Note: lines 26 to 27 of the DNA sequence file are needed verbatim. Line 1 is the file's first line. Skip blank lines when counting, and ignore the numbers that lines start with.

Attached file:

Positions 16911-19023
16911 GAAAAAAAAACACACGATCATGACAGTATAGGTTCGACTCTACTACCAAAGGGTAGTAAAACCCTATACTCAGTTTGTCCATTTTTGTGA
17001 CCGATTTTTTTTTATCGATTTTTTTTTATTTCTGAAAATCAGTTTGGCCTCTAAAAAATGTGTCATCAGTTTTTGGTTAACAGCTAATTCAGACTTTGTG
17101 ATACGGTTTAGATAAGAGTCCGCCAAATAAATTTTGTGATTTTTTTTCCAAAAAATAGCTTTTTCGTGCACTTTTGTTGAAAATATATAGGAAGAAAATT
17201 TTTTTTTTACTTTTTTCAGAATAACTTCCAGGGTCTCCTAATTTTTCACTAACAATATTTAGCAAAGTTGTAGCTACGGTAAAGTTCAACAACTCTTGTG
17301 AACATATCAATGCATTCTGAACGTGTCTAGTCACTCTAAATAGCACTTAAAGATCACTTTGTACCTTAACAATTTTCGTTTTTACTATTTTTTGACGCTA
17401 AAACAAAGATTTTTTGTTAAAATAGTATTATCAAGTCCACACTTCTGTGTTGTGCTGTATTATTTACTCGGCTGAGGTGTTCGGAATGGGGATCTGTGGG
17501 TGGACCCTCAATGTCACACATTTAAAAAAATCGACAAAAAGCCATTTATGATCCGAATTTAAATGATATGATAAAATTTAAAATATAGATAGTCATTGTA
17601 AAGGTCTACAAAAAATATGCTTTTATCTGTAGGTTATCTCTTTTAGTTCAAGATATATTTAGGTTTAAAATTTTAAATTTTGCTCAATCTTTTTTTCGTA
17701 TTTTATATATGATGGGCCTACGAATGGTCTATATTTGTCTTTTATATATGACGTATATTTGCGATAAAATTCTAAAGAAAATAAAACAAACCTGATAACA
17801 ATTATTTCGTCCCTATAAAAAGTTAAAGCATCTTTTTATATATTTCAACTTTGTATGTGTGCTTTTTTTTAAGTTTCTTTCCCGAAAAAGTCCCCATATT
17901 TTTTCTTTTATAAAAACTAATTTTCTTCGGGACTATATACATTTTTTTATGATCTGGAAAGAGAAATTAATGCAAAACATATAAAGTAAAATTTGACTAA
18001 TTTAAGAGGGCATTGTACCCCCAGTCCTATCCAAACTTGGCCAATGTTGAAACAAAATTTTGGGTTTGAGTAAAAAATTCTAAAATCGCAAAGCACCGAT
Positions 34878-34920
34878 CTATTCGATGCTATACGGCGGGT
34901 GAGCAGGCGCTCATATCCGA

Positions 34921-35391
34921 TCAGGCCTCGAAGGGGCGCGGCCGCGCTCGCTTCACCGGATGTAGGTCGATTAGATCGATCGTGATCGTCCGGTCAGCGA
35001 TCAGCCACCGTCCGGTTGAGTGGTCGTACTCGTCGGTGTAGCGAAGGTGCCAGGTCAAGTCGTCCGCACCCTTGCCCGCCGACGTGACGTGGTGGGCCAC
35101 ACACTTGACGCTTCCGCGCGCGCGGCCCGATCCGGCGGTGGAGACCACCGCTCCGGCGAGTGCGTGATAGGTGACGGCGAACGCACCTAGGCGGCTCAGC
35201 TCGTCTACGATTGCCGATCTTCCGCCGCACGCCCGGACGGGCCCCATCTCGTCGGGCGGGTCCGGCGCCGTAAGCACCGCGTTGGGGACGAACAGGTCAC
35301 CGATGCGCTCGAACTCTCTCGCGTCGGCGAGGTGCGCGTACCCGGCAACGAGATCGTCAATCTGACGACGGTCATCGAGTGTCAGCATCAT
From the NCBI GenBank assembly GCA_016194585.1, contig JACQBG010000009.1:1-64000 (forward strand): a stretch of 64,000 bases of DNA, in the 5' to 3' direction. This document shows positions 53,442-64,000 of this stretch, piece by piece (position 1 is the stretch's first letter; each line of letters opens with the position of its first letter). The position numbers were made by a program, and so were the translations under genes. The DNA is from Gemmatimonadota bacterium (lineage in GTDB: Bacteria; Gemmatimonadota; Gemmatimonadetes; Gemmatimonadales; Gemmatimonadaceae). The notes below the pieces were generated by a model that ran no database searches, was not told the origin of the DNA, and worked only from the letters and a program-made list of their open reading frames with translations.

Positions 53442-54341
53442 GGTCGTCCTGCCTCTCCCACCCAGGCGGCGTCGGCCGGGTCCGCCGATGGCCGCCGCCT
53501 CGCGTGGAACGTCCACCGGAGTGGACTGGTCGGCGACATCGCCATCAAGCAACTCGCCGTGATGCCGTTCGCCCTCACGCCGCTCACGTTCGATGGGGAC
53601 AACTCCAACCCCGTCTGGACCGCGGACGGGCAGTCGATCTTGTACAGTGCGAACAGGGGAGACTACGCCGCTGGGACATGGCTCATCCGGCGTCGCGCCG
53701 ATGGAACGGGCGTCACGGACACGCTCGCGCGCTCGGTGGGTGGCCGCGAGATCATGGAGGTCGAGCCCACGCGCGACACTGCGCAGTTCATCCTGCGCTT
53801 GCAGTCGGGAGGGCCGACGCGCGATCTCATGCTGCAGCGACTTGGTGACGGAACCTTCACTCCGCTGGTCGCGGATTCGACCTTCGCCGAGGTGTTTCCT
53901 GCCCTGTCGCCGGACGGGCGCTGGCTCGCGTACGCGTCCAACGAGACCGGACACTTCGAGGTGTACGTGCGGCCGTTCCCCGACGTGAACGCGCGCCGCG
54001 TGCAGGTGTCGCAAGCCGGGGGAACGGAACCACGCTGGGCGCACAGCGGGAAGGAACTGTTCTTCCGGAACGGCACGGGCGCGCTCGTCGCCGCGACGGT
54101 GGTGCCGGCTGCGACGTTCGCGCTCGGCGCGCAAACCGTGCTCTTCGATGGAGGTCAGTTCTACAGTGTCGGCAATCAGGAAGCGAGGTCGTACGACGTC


53501 CGCGTGGAACGTCCACCGGAGTGGACTGGTCGGCGACATCGCCATCAAGCAACTCGCCGTGATGCCGTTCGCCCTCACGCCGCTCACGTTCGATGGGGAC
53601 AACTCCAACCCCGTCTGGACCGCGGACGGGCAGTCGATCTTGTACAGTGCGAACAGGGGAGACTACGCCGCTGGGACATGGCTCATCCGGCGTCGCGCCG